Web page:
Saved by spirituals and the God of small things….

It can be an incredible gift to know what one is meant to do in life, what one needs to do to get there, and where one can accomplish it. But it also can be difficult to leave one’s home, one’s job, one’s family, one’s friends, one’s piano…. Am I successfully obscuring how the past few weeks have been by using the universal pronoun “one”?

I thought not. A number of California friends have asked why I haven’t posted anything to this blog for a while, and there are several reasons: a lot was happening, and I also feel ambivalent about blogs, especially for priests and seminarians. However, I can appreciate that people back home want to know what seminary is like, or want to stay in touch.

I came back to a whirlwind in New Haven: a new semester, CPE applications and interviews, internship applications (for church field placements next year), new classes to take, new classes to teach, financial aid applications for my daughter… and Haiti. It has been very difficult to read the news accounts, to follow the letters from Episcopal Church officials in Haiti (which is the largest Episcopal diocese), and to grieve from afar, feeling powerless to do much more than send a few dollars to relief agencies. In addition, it feels silly to be troubled by small personal matters swirling around in one’s life when the people of Haiti are suffering a far more devastating loss all at once.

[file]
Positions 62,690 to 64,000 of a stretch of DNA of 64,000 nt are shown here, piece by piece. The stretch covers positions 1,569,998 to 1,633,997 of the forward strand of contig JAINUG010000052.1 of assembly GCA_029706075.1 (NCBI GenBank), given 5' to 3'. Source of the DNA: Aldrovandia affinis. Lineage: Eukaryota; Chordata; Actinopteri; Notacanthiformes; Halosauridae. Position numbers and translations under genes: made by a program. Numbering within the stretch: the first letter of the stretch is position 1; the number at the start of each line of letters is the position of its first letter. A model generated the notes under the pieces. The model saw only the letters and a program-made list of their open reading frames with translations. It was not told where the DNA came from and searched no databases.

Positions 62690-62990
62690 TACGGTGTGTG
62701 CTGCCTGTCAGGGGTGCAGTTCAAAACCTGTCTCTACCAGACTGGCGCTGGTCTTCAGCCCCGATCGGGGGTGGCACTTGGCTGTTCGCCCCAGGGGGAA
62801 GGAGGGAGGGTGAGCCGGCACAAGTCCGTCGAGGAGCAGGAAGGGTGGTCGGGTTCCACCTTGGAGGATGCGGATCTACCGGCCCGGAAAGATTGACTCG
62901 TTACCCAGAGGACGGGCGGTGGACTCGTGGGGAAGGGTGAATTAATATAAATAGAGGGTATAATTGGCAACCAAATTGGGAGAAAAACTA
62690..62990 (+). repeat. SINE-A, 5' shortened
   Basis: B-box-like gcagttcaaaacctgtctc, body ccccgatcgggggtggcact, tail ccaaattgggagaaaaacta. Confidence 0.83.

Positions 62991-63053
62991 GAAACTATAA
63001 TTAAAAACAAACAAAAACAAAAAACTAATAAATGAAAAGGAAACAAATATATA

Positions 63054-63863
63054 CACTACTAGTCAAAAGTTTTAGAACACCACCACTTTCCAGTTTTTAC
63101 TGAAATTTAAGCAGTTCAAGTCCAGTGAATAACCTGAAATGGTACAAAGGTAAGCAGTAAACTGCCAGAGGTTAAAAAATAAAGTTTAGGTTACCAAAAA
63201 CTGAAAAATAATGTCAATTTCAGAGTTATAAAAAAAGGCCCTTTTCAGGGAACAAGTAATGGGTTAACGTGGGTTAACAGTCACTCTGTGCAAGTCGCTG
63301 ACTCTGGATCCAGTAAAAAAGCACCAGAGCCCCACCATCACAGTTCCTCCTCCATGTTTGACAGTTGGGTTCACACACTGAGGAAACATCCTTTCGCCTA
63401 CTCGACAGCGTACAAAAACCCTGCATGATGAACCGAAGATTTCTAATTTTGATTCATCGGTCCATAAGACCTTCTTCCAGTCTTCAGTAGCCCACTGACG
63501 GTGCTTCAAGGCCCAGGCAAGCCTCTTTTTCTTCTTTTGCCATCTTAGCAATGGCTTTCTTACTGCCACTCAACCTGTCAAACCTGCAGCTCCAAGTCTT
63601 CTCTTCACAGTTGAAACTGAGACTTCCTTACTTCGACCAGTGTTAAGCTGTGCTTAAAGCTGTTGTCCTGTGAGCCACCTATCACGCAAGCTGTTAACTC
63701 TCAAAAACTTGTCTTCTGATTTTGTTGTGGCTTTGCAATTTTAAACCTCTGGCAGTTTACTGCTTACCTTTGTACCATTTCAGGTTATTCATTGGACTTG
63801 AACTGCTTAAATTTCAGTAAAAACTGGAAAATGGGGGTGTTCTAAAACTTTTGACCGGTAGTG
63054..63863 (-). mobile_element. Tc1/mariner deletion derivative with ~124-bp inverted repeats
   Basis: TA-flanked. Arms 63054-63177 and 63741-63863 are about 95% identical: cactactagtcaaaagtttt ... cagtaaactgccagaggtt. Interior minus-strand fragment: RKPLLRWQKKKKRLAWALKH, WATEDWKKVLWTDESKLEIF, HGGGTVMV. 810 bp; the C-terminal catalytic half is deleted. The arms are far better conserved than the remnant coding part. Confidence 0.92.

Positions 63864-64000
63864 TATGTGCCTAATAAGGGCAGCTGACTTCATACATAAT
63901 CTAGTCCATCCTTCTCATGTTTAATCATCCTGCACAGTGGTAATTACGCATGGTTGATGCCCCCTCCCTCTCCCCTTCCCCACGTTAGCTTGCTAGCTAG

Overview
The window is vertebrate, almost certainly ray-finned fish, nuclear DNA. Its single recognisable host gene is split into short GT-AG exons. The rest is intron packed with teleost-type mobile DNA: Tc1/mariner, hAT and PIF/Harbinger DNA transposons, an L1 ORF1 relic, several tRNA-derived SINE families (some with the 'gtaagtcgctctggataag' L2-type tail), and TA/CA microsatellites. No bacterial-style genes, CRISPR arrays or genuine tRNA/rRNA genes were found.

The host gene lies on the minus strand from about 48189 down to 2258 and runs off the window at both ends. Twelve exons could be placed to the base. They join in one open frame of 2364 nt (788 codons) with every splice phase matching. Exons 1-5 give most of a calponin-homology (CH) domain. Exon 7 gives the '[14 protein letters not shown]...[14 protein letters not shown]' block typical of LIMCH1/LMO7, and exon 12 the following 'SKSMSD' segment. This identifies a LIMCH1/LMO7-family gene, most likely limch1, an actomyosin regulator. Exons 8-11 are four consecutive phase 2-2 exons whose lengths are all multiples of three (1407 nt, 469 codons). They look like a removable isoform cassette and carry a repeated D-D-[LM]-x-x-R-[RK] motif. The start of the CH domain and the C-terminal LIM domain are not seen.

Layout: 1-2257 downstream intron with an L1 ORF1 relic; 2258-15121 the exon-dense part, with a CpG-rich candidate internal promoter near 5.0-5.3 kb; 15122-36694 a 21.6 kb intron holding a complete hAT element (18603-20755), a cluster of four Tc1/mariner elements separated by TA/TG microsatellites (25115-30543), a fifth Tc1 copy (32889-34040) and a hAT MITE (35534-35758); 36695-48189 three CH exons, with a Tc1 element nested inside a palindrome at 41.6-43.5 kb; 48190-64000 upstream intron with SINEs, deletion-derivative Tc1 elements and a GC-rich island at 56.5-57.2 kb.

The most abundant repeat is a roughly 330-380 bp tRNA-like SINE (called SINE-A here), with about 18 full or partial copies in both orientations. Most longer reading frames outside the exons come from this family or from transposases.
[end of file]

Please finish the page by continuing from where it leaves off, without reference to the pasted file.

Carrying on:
It is a good thing that tragedies far away touch us and spur us to prayer and action, but it is a hard thing, too. Similarly, it is a good thing that hospital deaths and traumas and code blues and beeper calls at 2 a.m. spur us to acts of compassion for our fellow human beings–but it is a hard thing, too.

A California priest who is a Facebook friend of mine posted on my page, “Take care of yourself,” and that’s when I realized that I was not taking care of myself because it felt selfish to take care of myself when there were far more serious problems happening far away. And so I learned again that we can’t effectively minister to others unless we minister to ourselves as well. During my CPE interviews, I was asked, “What do you do for self-care?”, a question frequently asked of seminarians and ministers. So I rattled off the things I do–or used to do. That’s when I realized that I wasn’t really doing those things (such as running, going to movies with friends, and so on) much.